The WSJ announced the closing of their library and 14 newsroom position cuts in Feb. The library shut its doors officially on March 23. Leslie Norman, the assistant librarian who has been running the library since 2007, reacts to the announcement here, and her reaction is heartbreaking.
Her memo is emotional and touching, but also gets to the heart of the matter: who will do the research for the reporters? The answer the librarian received is, “No one.” One of the reasons cited for the decision is that the reporters have access to Factiva and other electronic databases and that this “migration” to self-searching has been happening for years.
In other words, the reporters will have to spend time they don’t have (and probably money, too) doing their own research. It will be interesting to see if the quality of WSJ’s reporting suffers from this decision.
In this unprecedented time of financial distress, libraries are in danger of closing everywhere, and unless we can prove our indispensable worth to the organization, it will continue to happen.
“There are so many little things about what we do…how do I possibly explain them or even write them down?”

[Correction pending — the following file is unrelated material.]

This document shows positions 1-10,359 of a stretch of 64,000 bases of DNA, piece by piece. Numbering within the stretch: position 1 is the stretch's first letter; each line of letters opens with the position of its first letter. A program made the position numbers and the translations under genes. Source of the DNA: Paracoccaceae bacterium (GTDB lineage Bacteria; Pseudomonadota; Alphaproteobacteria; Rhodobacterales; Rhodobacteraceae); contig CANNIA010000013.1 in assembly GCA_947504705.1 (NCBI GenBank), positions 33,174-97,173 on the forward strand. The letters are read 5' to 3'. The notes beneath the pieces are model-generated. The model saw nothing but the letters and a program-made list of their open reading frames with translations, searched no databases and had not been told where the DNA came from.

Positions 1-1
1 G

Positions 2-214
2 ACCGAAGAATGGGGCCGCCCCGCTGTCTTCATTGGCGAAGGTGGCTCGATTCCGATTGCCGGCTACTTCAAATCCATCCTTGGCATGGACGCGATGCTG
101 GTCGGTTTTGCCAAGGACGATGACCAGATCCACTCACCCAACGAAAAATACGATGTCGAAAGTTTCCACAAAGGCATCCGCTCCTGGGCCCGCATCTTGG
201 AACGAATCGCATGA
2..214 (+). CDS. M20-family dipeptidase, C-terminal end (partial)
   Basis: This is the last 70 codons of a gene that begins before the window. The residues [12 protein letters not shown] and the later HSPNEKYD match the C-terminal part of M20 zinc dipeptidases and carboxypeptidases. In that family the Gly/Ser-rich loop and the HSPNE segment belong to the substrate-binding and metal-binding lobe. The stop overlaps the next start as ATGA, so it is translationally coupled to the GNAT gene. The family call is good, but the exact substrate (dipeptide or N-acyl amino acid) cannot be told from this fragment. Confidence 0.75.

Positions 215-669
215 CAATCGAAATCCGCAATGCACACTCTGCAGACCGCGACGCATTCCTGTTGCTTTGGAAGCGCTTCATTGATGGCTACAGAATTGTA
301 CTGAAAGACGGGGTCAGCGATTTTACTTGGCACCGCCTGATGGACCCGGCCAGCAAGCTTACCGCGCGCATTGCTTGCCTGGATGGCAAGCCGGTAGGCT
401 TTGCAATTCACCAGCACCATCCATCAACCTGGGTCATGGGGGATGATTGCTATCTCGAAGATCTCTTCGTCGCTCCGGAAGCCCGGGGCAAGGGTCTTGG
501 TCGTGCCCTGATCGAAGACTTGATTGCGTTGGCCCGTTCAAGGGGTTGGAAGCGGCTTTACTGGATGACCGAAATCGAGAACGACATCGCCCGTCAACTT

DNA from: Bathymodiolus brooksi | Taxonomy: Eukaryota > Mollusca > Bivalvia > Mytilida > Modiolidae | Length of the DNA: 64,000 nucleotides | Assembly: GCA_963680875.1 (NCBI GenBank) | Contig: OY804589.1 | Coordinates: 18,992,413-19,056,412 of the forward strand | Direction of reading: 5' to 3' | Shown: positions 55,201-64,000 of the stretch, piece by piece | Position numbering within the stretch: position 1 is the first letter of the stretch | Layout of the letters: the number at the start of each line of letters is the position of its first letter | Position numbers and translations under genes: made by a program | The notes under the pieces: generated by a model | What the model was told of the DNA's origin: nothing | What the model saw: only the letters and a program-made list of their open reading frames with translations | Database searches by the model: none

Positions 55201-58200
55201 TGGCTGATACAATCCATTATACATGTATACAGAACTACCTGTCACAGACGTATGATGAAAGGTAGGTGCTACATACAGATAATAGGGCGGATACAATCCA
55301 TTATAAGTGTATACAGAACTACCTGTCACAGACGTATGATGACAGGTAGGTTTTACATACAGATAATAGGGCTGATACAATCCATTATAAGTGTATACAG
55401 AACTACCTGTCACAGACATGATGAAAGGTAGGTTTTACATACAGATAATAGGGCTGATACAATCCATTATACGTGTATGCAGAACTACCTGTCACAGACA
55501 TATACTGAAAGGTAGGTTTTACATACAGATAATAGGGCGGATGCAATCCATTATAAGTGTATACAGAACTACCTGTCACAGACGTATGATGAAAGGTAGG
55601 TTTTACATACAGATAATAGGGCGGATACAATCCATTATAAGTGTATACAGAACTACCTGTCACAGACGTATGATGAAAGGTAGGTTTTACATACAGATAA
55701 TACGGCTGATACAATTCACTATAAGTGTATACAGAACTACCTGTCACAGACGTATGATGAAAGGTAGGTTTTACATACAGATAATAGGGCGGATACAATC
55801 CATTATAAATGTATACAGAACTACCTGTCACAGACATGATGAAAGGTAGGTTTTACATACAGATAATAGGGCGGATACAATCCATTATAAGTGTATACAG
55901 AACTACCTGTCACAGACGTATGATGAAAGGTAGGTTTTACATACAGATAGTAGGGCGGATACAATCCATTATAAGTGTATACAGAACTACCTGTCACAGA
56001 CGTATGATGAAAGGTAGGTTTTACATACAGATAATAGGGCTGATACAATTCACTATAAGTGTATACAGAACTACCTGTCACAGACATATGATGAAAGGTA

Right on, Leslie! You are indispensable to the WSJ organization – there are things that only you and your colleagues know how to do. And it’s only a matter of time until the WSJ realizes it and feels the effects of its decision. Here’s a report from a recent survey from the Institute for Corporate Productivity, Inc. (i4cp) that states that most companies aren’t prepared for the aftershocks of layoffs. In fact, only 20% of companies think that they do a good job of retaining organizational knowledge when they lay off workers.
This article from Information Outlook states, “If there was ever a time when [information] services required serious management and cried out for benchmarking and other forms of comparison and analysis, then it is now.”